Parrots are granivorous birds who eat fruit regularly, so strawberries are part of their natural diet. All parts of the strawberry, including the leaves, flowers, tops, and seeds, are safe for parrots.
Despite their sweet flavor, strawberries are surprisingly low in sugar. They’re a good source of vitamins, minerals, fiber, and antioxidants that keep avian illnesses and diseases at bay.
Wash each piece of fruit and check for signs of mold growth. Never feed birds moldy food because it contains fungal spores that can lead to aspergillosis (severe respiratory disease).
While fresh fruit is recommended, frozen and canned strawberries are bird-safe. However, they shouldn’t contain added sugars, sweeteners, artificial flavorings, or preservatives, so check the ingredients list.
You can give pet birds homemade strawberry juice diluted with water if a parrot’s not drinking. Parrots can also eat strawberry jelly as a one-off treat if it’s free from artificial sugars (like xylitol or aspartame).
Avoid strawberry milk, yogurt, and strawberries with cream, as parrots are lactose intolerant.
Can You Give Parrots Strawberries?
Strawberries (Fragaria × ananassa) are a favorite fruit for parrots. They’re small and aren’t a choking hazard, so you can offer strawberries whole, sliced, or chopped up.
Of course, cutting strawberries into small pieces can create the illusion of more food. This can be a useful tactic if you have a particularly greedy pet parrot.
These sweet-tasting and juicy berries appeal to a parrot’s sense of taste and smell. They’re also good for parrots because they contain no/minimal sodium, fat, sugar, and bad cholesterol.
Health Benefits of Strawberries
Strawberries have many beneficial qualities that bolster parrots’ health, including:
- Fiber for healthy digestion and regular digestive transit.
- Vitamin C (ascorbic acid) for a robust immune system.
- Vitamin B9 (folate) for the formation and replacement of red blood cells.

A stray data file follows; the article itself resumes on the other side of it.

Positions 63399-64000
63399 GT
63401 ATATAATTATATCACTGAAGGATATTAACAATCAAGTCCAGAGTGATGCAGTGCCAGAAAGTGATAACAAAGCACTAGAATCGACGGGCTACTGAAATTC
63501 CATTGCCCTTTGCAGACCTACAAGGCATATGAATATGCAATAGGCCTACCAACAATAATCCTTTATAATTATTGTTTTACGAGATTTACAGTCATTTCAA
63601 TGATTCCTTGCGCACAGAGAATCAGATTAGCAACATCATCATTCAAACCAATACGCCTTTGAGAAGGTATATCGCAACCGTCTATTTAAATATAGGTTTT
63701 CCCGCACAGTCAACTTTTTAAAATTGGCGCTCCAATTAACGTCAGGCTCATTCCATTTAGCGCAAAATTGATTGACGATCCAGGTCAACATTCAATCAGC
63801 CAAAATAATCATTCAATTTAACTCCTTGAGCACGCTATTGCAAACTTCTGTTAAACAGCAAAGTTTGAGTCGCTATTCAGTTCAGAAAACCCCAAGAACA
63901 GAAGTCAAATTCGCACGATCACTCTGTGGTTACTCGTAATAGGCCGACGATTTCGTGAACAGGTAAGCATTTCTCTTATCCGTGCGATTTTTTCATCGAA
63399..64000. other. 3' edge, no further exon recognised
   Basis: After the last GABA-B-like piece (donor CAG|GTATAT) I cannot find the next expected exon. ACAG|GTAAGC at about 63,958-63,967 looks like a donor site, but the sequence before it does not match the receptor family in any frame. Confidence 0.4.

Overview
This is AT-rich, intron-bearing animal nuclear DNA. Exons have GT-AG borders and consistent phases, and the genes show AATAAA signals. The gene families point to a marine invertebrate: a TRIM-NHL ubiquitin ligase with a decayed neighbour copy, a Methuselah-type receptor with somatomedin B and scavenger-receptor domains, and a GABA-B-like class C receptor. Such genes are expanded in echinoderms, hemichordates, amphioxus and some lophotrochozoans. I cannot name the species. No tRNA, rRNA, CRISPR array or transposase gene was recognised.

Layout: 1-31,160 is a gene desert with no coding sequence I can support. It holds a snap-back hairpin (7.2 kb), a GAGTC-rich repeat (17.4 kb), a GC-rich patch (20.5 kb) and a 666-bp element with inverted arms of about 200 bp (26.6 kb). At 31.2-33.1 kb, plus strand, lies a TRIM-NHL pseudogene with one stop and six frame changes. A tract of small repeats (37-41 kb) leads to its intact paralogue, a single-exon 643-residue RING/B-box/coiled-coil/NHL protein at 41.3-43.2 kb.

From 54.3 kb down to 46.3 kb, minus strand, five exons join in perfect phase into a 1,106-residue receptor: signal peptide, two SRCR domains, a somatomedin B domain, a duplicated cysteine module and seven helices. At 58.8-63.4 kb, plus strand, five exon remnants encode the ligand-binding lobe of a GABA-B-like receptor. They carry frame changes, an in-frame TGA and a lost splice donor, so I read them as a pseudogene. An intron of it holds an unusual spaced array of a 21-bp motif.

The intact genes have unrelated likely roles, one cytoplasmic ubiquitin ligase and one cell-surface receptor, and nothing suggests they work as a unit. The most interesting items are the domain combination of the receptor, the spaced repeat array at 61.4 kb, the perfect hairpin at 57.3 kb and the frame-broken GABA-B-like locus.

- Vitamin K for faster blood coagulation and faster healing from cuts and wounds.
- Antioxidants like anthocyanins. According to Advances in Nutrition, anthocyanins are linked to blood sugar regulation (diabetes prevention), lower cholesterol levels, and reduced inflammation.
- Strawberries moderate the release of insulin, resulting in more sustained energy levels.
- Strawberries’ low glycaemic index (GI) can help prevent weight gain and obesity.
As long as you control frequency and portion sizes, strawberries are a healthy dietary addition.
There are no adverse side effects of strawberries. However, excessive strawberries can lead to stomach upset, resulting in bloating, gassiness, runny stools, and overall discomfort.
How To Feed Strawberries To Parrots
There are many ways strawberries can be fed to parrots, whether fresh, frozen, dehydrated, or through strawberry-flavored products like jelly.
Fresh, organic strawberries are the healthiest way to introduce a new fruit to a parrot’s diet. You can hand-feed a whole strawberry to a parrot or slice it up and serve it in a dish.
Parrots are messy eaters, so handing each berry over is recommended if you don’t want strawberry residue in the cage. This will minimize the risk of rotting fruit and bacterial contaminants.
If you feed a parrot strawberries in a dish, remove the bowl when done and perform spot cleaning.
Strawberries And Cream
This much-loved human dessert is inappropriate for parrots because birds are lactose intolerant. Unfortunately, their bodies lack the enzyme lactase, so they can’t process dairy products.